Vitamin D Deficiency More Widespread

A review into vitamin D supplementation guidelines is being called for after Australia’s largest ever study into vitamin D deficiency found it affects more Australians and lasts longer than previously believed.

The University of Sydney researchers found vitamin D deficiency was not at its worst in winter, as previously thought but in spring.
During a two year period, the prevalence of vitamin D deficiency (>50mM) ranged from 33% in summer to 58% in spring.

The researchers said current testing guidelines did not take seasonal variation into account. “Ideally testing should occur in spring when vitamin D levels reach their lowest concentration” said lead researcher Professor Stephen Boyages, an endocrinologist at Sydney’s Westmead Hospital. “If an individual is found to be deficient, a subsequent test three months afterwards would see if they have been able to replenish their vitamin D.”
“Similarly, use of vitamin D supplements currently fail to address this factor of seasonal variation”, he added.

Being a young female aged 20-39 years of age from a socio-economically disadvantaged background, and being an inpatient, was identified as a new risk factor for vitamin D deficiency.

Urban living was also newly identified s a strong risk factor for vitamin D deficiency, with linear increase in vitamin D levels found with distance from a major city.

The study looked at 24,000 samples from walk-in and inpatients in NSW.

Vitamin D deficiency is implicated in a number of diseases including cancer and diabetes.

Clinical endocrinology 2012; 77:515-523, published in Primary Care Nurse Magazine


For those who are struggling to lose weight, an undiagnosed Vitamin D deficiency could be a reason why you are not seeing the results you were hoping for. For more information about the importance of Vitamin D, book an appointment with one of our Doctors. Call us on (07) 5522 0505 to find out more!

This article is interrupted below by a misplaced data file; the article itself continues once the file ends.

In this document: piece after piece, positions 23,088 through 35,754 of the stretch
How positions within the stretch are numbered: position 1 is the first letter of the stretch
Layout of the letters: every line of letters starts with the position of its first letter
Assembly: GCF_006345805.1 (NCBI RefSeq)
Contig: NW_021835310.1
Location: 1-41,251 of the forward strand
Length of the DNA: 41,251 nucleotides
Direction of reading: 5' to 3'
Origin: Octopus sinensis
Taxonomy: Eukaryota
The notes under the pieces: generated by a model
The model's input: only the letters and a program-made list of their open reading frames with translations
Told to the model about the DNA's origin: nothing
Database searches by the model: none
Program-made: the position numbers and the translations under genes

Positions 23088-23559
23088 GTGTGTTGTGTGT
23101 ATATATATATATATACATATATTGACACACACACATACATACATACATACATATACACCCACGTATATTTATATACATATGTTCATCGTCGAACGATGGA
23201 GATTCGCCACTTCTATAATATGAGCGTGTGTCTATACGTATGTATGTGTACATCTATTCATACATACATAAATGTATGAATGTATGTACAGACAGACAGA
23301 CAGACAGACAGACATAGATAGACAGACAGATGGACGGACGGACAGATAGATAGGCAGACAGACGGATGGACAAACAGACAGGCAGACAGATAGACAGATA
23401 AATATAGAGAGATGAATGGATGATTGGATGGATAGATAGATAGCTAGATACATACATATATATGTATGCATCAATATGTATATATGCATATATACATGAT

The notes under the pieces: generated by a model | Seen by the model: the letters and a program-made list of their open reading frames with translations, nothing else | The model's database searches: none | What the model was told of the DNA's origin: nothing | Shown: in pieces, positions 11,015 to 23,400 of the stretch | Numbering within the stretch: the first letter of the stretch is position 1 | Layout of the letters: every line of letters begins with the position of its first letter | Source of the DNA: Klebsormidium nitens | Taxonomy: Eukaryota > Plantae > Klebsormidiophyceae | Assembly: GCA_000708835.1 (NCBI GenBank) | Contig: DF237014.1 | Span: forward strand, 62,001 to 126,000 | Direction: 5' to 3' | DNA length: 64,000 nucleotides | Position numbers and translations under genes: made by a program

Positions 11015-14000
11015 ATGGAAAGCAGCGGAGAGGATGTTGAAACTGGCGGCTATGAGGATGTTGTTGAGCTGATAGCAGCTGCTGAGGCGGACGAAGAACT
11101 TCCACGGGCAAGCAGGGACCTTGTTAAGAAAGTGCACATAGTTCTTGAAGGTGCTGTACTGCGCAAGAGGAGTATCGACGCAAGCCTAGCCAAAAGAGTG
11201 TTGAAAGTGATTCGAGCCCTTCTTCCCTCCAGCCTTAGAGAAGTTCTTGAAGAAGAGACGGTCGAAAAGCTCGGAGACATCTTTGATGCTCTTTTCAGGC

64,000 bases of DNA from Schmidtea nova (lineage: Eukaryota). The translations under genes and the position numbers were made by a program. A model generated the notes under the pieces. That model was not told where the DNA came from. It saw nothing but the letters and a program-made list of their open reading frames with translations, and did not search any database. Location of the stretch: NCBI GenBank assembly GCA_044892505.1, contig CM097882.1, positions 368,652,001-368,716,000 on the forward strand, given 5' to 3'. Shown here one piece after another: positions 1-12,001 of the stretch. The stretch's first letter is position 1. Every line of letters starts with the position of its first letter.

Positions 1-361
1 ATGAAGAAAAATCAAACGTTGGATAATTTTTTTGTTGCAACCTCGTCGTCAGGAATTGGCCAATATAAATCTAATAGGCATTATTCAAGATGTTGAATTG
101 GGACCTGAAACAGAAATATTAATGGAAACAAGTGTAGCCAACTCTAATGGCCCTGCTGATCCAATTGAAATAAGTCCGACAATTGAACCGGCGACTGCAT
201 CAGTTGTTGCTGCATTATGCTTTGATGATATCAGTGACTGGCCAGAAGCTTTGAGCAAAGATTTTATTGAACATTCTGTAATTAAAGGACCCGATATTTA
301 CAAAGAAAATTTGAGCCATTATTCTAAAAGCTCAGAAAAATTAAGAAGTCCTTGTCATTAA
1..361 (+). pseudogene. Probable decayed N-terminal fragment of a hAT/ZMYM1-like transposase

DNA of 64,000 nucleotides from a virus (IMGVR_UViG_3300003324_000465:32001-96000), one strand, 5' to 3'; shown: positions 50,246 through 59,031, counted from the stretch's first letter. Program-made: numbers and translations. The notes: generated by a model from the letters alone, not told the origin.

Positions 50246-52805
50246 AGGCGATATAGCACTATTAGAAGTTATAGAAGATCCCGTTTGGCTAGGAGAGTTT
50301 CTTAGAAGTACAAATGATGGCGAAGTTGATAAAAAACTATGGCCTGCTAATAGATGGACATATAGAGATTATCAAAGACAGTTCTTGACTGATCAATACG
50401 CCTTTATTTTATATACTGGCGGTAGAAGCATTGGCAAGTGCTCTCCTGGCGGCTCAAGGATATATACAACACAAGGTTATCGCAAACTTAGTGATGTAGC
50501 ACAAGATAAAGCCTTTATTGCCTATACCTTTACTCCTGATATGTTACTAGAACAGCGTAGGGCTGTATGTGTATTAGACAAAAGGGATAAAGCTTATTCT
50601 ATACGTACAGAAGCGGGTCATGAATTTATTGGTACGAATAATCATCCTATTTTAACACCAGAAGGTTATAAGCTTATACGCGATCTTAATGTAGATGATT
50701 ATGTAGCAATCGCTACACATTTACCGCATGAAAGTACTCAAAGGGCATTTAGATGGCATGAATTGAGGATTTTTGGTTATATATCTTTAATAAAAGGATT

Support yourself with healthy lifestyle habits

When you’re physically strong, relaxed, and well rested, you’re better able to handle the curveballs that life inevitably throws your way. But when you’re already exhausted and overwhelmed, any little hiccup has the potential to send you off the rails and straight toward the refrigerator. Exercise, sleep, and other healthy lifestyle habits will help you get through difficult times without emotional eating.

Make daily exercise a priority. Physical activity does wonders for your mood and your energy levels, and it’s also a powerful stress reducer.

Make time for relaxation. Give yourself permission to take at least 30 minutes every day to relax, decompress, and unwind. This is your time to take a break from your responsibilities and recharge your batteries.

Connect with others. Don’t underestimate the importance of close relationships and social activities. Spending time with positive people who enhance your life will help protect you from the negative effects of stress.